If you don't think that you'll be in a safe situation (for example, your parents try to kick you out, or hurt you physically or emotionally) than you should definitely wait to tell them. I think you'll know when the time is right. We can't tell you how they'll react, but I bet you can sort of figure it out from how they feel and act about these topics.  Remember, you are not obligated to tell anybody at all. It's personal. Wait until you're for sure ready to tell them. And when you do, tell them the way in which it's easiest. Get your point across, offer resources, reassurance, and give them time. 
reply about 3 hours
Mrawsomegamer
Hey guys, so I do kinda have a personal issue, but I need to tell my family about it. Truth is, I'm not even sure how they'll even react. Very few of my friends know, only the ones I trust anyway... I'm gay. Or at least bisexual. I kinda had a thing for girls, but that was a long time ago. I think I'm fully gay. I have a very supportive boyfriend, who loves me with all his heart. But that's not what it's about; it's actually coming out to my family, whom I know some of them are quite homophobic. Homophobia runs in my family. Sorta...  It makes my stomach turn when I think about it. I sometimes look into the mirror, look at myself and think if my conscience suddenly made me decide I was gay, or if I was born with it. Science tells us that we are born that way, due to lack of man chemicals entering a boys brain when in development. I feel like I've chosen it (even though I know deep inside I haven't) to be gay, probably because of my family almost forcing me into getting a girlfriend and such. I come from a Catholic family, to make things even worse. I'm like the only practising person in my family, but somehow I feel that they'll use my Faith against me if I come out.  So, should I just wait until I'm older? How do I know when the time is right? How will they even react? How should I even say it?  Please help!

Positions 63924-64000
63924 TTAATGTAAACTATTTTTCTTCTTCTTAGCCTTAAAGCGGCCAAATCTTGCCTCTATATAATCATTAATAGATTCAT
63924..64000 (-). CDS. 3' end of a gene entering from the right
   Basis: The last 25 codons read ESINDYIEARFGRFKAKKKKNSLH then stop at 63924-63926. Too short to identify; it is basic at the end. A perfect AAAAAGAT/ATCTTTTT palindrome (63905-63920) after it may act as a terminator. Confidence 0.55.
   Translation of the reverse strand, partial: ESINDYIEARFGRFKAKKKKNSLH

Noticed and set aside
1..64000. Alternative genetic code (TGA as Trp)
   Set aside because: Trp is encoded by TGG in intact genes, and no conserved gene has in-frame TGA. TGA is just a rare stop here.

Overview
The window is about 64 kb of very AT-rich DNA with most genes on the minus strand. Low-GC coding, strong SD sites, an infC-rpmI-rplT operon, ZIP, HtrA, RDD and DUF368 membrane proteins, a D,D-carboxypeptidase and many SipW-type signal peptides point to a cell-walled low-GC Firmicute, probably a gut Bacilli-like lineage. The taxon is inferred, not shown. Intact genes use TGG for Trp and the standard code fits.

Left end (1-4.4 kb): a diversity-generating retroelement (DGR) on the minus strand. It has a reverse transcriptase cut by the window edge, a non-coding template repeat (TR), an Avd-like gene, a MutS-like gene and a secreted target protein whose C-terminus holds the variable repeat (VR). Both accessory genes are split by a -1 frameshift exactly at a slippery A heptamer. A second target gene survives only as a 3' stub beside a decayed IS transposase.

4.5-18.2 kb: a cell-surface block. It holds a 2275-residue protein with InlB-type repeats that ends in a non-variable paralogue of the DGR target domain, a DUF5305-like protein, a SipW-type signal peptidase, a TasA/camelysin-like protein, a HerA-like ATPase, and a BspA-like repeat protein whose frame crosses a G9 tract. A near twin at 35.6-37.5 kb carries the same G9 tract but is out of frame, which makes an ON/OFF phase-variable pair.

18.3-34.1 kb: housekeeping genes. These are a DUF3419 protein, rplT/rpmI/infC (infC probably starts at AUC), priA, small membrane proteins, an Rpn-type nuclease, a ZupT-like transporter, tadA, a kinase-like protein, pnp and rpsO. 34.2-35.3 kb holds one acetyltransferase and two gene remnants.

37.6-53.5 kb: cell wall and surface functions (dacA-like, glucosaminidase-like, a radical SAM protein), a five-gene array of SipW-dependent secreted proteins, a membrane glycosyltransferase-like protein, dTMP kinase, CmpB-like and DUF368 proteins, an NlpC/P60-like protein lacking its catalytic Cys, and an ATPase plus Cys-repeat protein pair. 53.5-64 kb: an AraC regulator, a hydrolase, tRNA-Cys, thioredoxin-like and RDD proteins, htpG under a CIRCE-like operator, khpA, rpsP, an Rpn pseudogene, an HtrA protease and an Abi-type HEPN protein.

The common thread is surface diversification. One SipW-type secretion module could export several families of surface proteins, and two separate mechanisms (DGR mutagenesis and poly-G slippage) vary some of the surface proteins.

reply about 4 hours
Kirsteeeeen
Kirsteeeeen posted in Friends:
This thread has been moved. Click here to see the new thread.
reply about 5 hours